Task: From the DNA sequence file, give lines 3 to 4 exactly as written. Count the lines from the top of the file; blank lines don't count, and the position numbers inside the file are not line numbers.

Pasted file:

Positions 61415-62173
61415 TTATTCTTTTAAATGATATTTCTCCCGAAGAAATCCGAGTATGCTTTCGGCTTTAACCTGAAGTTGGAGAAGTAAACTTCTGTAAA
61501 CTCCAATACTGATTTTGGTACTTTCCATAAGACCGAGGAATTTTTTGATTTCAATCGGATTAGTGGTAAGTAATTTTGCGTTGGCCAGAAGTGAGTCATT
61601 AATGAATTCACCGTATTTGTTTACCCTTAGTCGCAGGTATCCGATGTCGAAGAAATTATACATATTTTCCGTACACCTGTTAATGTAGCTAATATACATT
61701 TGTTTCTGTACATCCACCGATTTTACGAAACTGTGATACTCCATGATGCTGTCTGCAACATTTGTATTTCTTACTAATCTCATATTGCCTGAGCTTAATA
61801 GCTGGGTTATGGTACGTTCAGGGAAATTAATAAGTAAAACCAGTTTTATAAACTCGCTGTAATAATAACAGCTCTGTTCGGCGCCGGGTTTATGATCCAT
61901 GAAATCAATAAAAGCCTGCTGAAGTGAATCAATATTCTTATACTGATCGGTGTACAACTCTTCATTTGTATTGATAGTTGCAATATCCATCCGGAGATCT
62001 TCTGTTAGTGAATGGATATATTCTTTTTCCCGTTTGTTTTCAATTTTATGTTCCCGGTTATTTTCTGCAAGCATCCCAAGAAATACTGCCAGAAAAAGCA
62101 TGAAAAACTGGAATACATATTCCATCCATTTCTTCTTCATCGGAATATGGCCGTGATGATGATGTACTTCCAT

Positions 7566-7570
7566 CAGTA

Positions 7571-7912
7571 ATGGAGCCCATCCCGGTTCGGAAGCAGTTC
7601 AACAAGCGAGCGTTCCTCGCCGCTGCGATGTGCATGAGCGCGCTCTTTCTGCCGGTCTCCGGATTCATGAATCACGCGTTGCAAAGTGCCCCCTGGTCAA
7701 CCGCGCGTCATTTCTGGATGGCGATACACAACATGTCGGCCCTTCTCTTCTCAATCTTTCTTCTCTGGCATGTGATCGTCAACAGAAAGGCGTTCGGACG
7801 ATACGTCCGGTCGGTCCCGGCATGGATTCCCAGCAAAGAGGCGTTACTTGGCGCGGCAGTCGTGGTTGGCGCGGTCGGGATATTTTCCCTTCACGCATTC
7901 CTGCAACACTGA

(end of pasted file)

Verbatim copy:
61501 CTCCAATACTGATTTTGGTACTTTCCATAAGACCGAGGAATTTTTTGATTTCAATCGGATTAGTGGTAAGTAATTTTGCGTTGGCCAGAAGTGAGTCATT
61601 AATGAATTCACCGTATTTGTTTACCCTTAGTCGCAGGTATCCGATGTCGAAGAAATTATACATATTTTCCGTACACCTGTTAATGTAGCTAATATACATT